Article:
Nohemi Gonzalez had been spending time with her friends at La Belle Equipe, a Paris cafe, when two gunmen opened fire on the restaurant’s terrace and fatally shot her, along with several others, in the 2015 Paris terrorist attacks that engulfed the French capital.
Out of the 130 people that perished in shootings and explosions on Nov. 13, 2015, Gonzalez — a senior at California State University, Long Beach — was the only U.S. citizen to die in the rampage.
ISIS claimed responsibility for the attack.
Now, the 23-year-old’s parents are trying to honor her memory by taking a case to the U.S. Supreme Court that could permanently change the internet.
With the help of Israeli non-profit Shurat HaDin, a law firm with experience suing Twitter, Facebook and Google for providing material to support Hamas and other terrorist organizations, their 2018 annual report states.
Gonzalez’s family filed a lawsuit against Google arguing that YouTube violated the U.S. Anti-Terrorism Act, a 2020 law, by allowing ISIS to post hundreds of radicalizing videos on its platform.
The case hinges on whether internet companies can be held civilly liable for user-generated content their algorithms recommend to users, which could allow members of the public to file lawsuits against them for violating federal law.
On Tuesday, the U.S. Supreme Court heard arguments on both sides of Gonzalez v. Google and justices asked if the media giant is already protected under Section 230 of the Communications Decency Act, a 1996 law that aims to shield online companies from being liable for content uploaded to their platforms.
If Gonzalez’s family were to win the case could create a “world of lawsuits,” Justice Elena Kagan said.
Justice Brett Kavanaugh echoed her remarks. “Lawsuits will be nonstop,” he said.
Emma Llanso, director of the Center for Democracy and Technology’s Free Expression Project, agreed with the judges.
“It’s going to create an enormous amount of confusion, especially for small online services, that could take years to sort in litigation in lower courts,” she said in a live forum analyzing the case.
Following Gonzalez’s death, the woman’s mother, Beatrice Gonzalez, described her daughter as a “wonderful, wonderful person with a big heart,” in a TV interview with Inside Edition.
“She was my baby,” she said.
Gonzalez had been living in El Monte, a city east of Los Angeles, and went to Paris on an exchange program at the Strate School of Design in Sèvres, according to a news release. She was known for being a dedicated student and had been working toward a major in industrial design.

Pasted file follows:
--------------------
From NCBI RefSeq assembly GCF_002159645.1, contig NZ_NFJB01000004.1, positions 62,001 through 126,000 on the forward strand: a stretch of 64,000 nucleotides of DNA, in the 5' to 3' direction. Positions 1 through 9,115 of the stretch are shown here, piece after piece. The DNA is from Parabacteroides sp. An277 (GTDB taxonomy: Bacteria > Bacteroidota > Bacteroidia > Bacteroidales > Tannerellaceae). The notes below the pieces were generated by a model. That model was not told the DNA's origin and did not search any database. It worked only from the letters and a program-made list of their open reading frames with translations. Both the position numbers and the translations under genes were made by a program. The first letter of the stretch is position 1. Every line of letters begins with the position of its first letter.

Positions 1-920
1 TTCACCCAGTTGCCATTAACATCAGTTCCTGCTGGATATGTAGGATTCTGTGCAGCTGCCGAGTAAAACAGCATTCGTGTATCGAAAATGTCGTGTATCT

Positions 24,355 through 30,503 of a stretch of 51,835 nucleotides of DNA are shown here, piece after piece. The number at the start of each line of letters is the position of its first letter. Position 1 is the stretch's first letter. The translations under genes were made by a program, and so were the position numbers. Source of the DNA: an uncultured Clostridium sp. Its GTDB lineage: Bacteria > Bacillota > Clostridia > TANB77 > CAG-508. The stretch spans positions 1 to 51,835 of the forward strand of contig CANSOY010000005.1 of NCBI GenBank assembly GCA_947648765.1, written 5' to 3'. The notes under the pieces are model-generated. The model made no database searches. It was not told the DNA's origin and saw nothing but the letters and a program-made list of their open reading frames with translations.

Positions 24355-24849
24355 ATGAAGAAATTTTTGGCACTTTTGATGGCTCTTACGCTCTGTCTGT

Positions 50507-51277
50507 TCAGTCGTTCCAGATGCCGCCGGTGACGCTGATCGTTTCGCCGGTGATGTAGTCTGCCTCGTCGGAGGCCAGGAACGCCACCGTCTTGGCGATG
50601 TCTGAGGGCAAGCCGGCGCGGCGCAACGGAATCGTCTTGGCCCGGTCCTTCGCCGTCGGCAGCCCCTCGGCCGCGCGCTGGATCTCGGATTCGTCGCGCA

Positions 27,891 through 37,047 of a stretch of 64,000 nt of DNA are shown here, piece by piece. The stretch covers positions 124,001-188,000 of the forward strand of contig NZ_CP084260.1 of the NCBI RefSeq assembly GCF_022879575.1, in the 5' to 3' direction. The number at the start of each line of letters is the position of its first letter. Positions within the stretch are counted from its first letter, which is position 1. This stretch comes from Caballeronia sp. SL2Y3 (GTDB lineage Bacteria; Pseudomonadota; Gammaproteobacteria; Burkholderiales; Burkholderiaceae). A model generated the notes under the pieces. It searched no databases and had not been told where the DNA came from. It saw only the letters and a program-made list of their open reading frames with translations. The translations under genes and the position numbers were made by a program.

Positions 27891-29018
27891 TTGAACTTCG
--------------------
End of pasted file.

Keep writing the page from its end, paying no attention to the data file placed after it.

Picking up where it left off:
“I design to make experiences that are memorable, bring out emotion and have an element of surprise by merging functionality and beauty,” her California university quoted her once saying in a news release.
David Teubner, one of Gonzalez’s professors, said she was creative, funny, crazy, warm and wonderful.
“She was so full of promise and well on her way to a successful career and a wonderful life,” he said in a written statement published by the university. “I am having trouble processing the odds that she would be, along with our other students, in the wrong place at the wrong time.”
Days after Gonzalez died, more that 2,000 people attended a vigil at the university. Her boyfriend of four years, Tim Mraz, spoke at the event. He told attendees that his girlfriend had a Pocahontas tattoo on her left arm and often referred to him as her “John Smith.”
“She’ll always be with us,” he said. “She was my little firecracker.”
The university established two funds in her honor: One to support international travel and study-abroad opportunities for students; the other to remodel and rename a part of the college’s Design Department after Gonzalez.
The former raised over $100,000.
“Although Nohemi’s journey in design was tragically cut short, her ideals and her spirit will be kept alive and celebrated through this initiative,” a statement about the design project read. “The funds will allow other students to carry forward these ideals for years to come.”